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Blake's 7 Box Set 1: The Liberator Chronicles by Simon Guerrier, Nigel Fairs and Peter Anghelides

01/03/2012. Contributed by Sue Davies

Buy Blake’s 7 Box Set 1: The Liberator Chronicles in the USA - or Buy Blake’s 7 Box Set 1: The Liberator Chronicles in the UK

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pub: Big Finish. 7 CDs 180 minute story. Price: CD: GBP 25.00 (UK), Download: GBP 20.00 (UK). ISBN: 978-1-84435-624-9)
cast: Gareth Thomas, Paul Darrow, Michael Keating and Anthony Howell.

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The Turning Test by Simon Guerrier

As Avon is the main narrator in ‘The Turing Test’, the first part of ‘The Liberator Chronicles’, we must be guided by his emotions. He’s an interesting fellow and the situation that he is placed, leads to a deal of soul searching, not least to see if he has one. ‘The Turing Test’ was devised by scientist Alan Turing, father of computing at Bletchley Park, to see if a machine can mimic human response, fooling us into thinking we are conversing with a person rather than a machine. It was used in a complex way as a version of a lie detector in the film of ‘Blade Runner’.

Turning it on its head here, writer Simon Guerrier sets up Avon (Paul Darrow) as a human mimicking an android to fool a scientist. The joke is almost an obvious one that cold, calculating Avon seems the ideal candidate. His emotionless responses to most of the events on the Liberator have fooled us all into thinking he is only out for himself.
It has fooled him, too, but he is challenged in this story by an emotion we never thought to experience; love.

Throughout the story of Avon and Vila’s attempt to gain some vital information which will give Blake’s Seven the upper hand over the Federation, Avon gives himself away. It’s a lovely twist on the idea of the unreliable narrator.

What actually happens is almost incidental to the revealing words about Avon. Darrow is master of the understatement and Guerrier cleverly gives him enough rope. It couldn’t be better if he was lying on the couch of a friendly psychiatrist.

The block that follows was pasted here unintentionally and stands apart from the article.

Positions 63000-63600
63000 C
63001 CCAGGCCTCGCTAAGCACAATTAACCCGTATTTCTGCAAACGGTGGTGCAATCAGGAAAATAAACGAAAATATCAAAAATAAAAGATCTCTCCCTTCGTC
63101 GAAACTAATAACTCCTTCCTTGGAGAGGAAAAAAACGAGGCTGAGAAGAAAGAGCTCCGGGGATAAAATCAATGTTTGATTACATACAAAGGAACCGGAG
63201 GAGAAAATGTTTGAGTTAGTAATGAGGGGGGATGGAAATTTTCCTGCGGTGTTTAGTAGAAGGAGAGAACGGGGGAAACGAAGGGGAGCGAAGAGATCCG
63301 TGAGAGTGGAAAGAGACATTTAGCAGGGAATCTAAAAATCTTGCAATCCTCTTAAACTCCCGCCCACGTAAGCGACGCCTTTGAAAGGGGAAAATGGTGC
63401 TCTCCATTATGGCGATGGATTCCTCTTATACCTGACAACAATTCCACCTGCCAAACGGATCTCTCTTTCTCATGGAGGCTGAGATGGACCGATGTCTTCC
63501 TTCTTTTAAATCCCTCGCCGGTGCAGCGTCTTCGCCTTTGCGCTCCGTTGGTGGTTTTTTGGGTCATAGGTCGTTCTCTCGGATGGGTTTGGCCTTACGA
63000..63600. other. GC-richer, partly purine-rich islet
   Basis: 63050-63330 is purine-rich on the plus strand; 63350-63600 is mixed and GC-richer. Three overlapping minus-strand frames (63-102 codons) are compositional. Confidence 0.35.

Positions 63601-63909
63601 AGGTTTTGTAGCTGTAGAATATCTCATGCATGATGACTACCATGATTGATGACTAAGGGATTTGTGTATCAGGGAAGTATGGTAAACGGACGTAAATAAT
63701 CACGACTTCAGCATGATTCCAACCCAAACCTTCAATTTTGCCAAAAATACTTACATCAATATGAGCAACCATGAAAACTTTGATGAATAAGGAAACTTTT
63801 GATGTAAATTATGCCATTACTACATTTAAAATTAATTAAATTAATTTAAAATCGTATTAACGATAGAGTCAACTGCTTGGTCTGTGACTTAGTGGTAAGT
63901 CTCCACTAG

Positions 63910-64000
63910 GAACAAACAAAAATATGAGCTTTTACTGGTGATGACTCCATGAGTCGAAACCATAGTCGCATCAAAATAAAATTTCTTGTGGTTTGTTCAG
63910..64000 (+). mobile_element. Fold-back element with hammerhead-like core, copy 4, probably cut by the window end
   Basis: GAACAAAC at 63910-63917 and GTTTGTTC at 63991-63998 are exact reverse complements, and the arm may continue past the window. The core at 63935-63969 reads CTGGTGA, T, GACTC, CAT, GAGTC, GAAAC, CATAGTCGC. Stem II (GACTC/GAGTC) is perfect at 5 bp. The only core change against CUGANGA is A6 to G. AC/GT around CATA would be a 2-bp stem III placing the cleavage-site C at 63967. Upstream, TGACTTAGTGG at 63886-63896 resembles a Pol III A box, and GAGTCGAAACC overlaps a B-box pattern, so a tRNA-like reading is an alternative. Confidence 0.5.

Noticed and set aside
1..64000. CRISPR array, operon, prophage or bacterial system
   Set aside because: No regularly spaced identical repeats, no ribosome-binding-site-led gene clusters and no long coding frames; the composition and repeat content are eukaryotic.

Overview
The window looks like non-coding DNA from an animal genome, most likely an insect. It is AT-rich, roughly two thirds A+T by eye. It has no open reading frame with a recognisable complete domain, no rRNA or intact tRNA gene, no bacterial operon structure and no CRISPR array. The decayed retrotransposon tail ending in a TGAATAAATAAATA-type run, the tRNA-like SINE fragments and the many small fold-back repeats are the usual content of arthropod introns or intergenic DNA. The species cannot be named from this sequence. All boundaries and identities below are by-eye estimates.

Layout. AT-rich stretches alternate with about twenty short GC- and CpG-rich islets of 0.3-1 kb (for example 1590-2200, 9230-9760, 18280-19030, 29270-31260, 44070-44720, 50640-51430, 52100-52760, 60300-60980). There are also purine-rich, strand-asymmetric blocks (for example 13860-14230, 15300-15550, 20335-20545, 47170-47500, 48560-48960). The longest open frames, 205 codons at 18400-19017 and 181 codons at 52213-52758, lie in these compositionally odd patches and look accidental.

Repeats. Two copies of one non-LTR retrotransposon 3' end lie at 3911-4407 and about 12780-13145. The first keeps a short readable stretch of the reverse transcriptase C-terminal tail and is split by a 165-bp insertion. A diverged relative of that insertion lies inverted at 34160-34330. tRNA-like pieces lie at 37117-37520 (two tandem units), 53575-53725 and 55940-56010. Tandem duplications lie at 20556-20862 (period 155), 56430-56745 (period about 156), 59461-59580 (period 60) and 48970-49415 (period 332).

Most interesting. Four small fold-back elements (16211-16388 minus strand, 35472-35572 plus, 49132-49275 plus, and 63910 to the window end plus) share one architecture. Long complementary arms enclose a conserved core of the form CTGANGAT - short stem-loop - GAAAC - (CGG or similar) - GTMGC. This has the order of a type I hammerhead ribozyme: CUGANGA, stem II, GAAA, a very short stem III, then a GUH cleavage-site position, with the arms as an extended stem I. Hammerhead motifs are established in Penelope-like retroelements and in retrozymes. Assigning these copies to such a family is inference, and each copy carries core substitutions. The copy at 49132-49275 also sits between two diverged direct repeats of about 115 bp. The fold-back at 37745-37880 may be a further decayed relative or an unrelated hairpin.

With the addition of ‘Blake’s Seven’ to the Big Finish output, it highlights more than ever the flexibility and strengths of their bank of writers. We are used to master classes from Simone Guerrier in the ‘Doctor Who’ universe and it’s great to see his muscles being exercised in this new area.

Solitary by Nigel Fairs

Vila (Michael Keating) is in solitary confinement but he doesn’t know why. His friends are out of contact and it takes him sometime to remember their names. He starts to tell the story to try to explain to us and himself how he has ended up here.

He has beamed down to a factory with Callie to steal something but he’s not sure what. Then they both start hearing voices and it’s not through the communicator. The person talking to them is called Nyrron and Callie knows him. It’s Nyrron who visits him in his confinement. He wants to know what Vila can remember. He remembers everything but he can’t pin point what his problem is and why the others have left him alone.

We get into to the deepest parts of Vila’s brain. You might think he is the cowardly member of the team but as a child he wanted to be Robin Hood. It’s all about survival and Vila really wants to survive. It’s only later we get to find out what he is hiding inside that cowardly skin.

Nigel Fairs develops this self-analysis beautifully whilst actively telling us what happened to Vila on the jungle planet. There are some gruesome images and some revealing details about our cowardly lion.

Counterfeit by Peter Anghelides

The final story is told by Roj Blake (Gareth Thomas). The one they all follow, some reluctantly. Blake is the idealist. Despite being brainwashed by the Federation and witnessing friends being massacred, Blake still believes in the cause of freedom. He is the one that drags the bunch of rag-bag personalities and criminals, raising their standards to that of rebellion rather than larceny.

Told there is something at the Bovee Mining Facility that could help the cause, Blake devises a plan to infiltrate it. The scientists there report they have found a mineral called Illisium which could make the Federation impossible to beat and could be turned into any substance in the universe sounds like the Alchemist’s dream. Avon remains sceptical.

Needless to say, nothing is as it seems and as we follow Blake through the dark tunnels of the mine, there is a clever twist which is only possible on audio.

With all the experience that Big Finish writers have with their ‘Companion Chronicles’, it is no surprise that these audios for ‘Blake’s Seven’ are so accomplished. The three stories have addressed the unique qualities of their different protagonists and used them to spin out a story about them with incorporates both action elements

It’s full of reminders of why we loved the characters. They are the strongest out of all the ‘Seven’ and offer good pickings for new stories. There is also a lightness of touch that includes the sarcastic and deprecating humour I remember that lifts it from being another ponderous space saga.

With music and sound effects, it’s easy to forget this is effectively a dramatic reading not a play. All three plays have their moments of darkness and although the plays are separate adventures the tone remains cohesive throughout with the writers using their individual strengths to weave the motifs throughout.

Its’ thoroughly enjoyable stuff and with the original theme music opening it you too can fly the Liberator again.

Sue Davies

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